The Silindro Pilipino Project will highlight the use of the harmonica, or “silindro” in Tagalog, in pre-Colonial, Colonial, and post-Colonial music.

“Kutiyapi with Silindro”

“Gandigan Blues in D”
PC: Tony Remington

The Silindro Pilipino Project

…made its debut in Oakland with the performance of two music concerts at the Oakland Asian Cultural Center. Both were preceded by a presentation on Filipino Music, both past and present, and the different instruments used. Veteran jazz and blues harmonica player Carlos Zialcita is a recipient of a 2018 Oakland Individual Artist Grant and with this Project he will highlight the use of the harmonica or “silindro” in Tagalog, in pre-Colonial, Colonial, and post-Colonial music. In addition to the harmonica, other instruments that will be used by the participating musicians, will include: kulintang gongs, agong, gandingan, dabakan, babandil, kubing, the kudyapi, guitar, ukulele, banduria, laud, drums, electric bass, and vocals.

This presentation will have as primary collaborators, Oakland-based musicians that are of Filipino and Pacific Islander descent. In addition, most of the participants are immigrants to the United States, lending added perspective. The project seeks to illustrate through performance of traditional and original compositions in a variety of settings, how a distinctly Filipino American esthetic can be achieved with the harmonica, a very popular instrument in American music, that covers the gamut of artistic, historical, and cultural influences available in today’s Filipino Diaspora.

Slide 1:
SILINDRO PILIPINO PROJECT ~ our first Concert, held at the Oakland Asian Cultural Center on October 13, 2018. L-R: Carlos Zialcita, Aireene Espiritu. PC: Tony Remington

Slide 2:
L-R: Bo Razon, Frank Holder, Carlos Zialcita, Atemu Aton. PC: Tony Remington

Slide 3:
Silindro Pilipino Rehearsal, L-R: Bo Razon, Frank Holder, Carlos Zialcita, Atemu Aton.

Slide 4:
“KULINTANG BABY ~ Yup that’s me practicing what little I know about these sacred gongs during some down time at the I-Hotel Manilatown Center. Lessons on the instruments of the Kulintang Ensemble are available there at no cost to the community. I am so inspired by our traditional indigenous music that I can’t help but want to play them. All I can say is.. no joke, they will awaken the Pinoy DNA in you!” -C.Z.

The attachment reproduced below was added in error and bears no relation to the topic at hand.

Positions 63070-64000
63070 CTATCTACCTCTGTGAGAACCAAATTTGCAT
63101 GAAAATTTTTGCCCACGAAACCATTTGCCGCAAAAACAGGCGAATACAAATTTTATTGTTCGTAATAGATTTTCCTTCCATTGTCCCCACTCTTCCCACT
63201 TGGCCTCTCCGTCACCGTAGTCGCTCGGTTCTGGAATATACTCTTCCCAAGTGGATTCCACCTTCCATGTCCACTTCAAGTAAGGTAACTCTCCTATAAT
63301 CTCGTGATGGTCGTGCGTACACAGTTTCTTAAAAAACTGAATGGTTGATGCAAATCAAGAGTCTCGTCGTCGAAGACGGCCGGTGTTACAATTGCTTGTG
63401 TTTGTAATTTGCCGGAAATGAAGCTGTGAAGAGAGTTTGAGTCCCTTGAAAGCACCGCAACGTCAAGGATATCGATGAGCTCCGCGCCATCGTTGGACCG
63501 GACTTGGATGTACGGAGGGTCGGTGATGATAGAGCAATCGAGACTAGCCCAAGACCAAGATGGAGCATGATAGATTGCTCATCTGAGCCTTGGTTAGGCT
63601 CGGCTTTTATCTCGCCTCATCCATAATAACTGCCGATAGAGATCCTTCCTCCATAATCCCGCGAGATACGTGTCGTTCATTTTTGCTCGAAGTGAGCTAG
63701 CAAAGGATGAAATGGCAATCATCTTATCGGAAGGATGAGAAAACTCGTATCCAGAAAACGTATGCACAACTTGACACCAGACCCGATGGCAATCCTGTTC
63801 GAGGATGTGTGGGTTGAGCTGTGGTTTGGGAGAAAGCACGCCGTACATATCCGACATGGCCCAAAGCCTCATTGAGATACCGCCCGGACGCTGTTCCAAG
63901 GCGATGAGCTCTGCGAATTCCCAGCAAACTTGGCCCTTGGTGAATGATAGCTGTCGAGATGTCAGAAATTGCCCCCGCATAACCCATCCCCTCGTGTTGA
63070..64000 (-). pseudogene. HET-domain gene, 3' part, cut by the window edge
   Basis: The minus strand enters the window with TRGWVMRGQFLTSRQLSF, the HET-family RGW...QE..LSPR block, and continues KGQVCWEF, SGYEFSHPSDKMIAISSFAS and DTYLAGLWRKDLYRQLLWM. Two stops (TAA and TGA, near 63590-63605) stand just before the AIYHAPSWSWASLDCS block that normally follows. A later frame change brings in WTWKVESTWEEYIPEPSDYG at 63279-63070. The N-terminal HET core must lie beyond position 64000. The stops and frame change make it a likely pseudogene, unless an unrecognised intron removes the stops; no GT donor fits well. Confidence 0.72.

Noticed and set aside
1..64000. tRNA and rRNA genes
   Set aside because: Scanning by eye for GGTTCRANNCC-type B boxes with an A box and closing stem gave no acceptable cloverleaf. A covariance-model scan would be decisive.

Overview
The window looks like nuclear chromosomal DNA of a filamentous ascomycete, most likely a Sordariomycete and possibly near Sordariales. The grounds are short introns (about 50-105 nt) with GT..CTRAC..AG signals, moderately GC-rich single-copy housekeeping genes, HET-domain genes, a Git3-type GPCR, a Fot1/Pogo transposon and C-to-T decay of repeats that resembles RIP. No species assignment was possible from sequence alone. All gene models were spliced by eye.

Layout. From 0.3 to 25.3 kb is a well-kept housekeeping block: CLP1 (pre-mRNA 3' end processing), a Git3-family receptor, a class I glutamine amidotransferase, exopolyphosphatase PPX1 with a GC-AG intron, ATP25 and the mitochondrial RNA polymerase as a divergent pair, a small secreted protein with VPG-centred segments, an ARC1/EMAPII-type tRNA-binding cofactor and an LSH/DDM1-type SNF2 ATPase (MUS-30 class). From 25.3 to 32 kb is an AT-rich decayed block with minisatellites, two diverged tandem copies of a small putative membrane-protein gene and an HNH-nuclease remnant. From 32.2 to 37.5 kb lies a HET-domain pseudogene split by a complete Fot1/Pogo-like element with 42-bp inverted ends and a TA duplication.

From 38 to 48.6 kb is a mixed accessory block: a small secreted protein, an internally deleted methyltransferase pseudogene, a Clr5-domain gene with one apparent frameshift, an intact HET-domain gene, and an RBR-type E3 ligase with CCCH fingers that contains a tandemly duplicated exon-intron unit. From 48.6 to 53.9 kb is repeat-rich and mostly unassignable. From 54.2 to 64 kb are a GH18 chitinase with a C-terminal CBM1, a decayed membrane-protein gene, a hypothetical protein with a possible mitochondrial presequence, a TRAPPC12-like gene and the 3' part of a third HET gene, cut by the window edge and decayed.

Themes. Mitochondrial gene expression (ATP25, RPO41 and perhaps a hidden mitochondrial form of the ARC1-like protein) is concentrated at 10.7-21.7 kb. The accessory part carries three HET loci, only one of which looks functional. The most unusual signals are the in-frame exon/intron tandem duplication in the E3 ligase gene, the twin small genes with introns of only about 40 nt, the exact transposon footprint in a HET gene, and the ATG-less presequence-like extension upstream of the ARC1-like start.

Silindro Pilipino 2

Silindro Pilipino 2, will be the second part of a project that I began in 2018 as a recipient of an Oakland Individual Artist Grant. I presented two concerts at the Oakland Asian Cultural Center that explored and expressed a Filipino American Esthetic and world view that embraces all the different historical and cultural influences that artists in the Filipino Diaspora can draw from. These influences included the Pre-Colonial music of the kulintang gong tradition in the Southern (Mindanao) region of the Philipppines. Music during the Colonial Period focused on guitar music, most notably the “Kundiman” or love ballad from the Spanish tradition. Additionally, the guitar, and its interplay with the harmonica and vocals was the focus on the Blues and early forms of Jazz as examples of American Colonial music brought to the Philippines during the Spanish and Philippine American Wars at the turn of the 20th Century.

Silindro Project 2 will continue this journey into the different influences that affect artistic expression in the Filipino American Community, with special emphasis on communities and neighborhoods in Oakland that been disproportionally impacted by the  the. COVID-19 Pandemic. These communities in particular are those where there has been a significant amount of intermararriage with the Filipino population and these communities over the generations. These communities are: the Native American, the Mexican and other Latin-American countries, the Hawaiian and Pacific Islanders, and the African American communities. Music representative of these communities will include Native American drumming and songs, Mexican boleros and ranceros, Hawaiian music with the ukulele, thoand the Oakland blues and funk mixed with spoken word and pre-colonial Filipino instruments.


© 2018–2020 Carlos Zialcita / Silindro Pilipino Project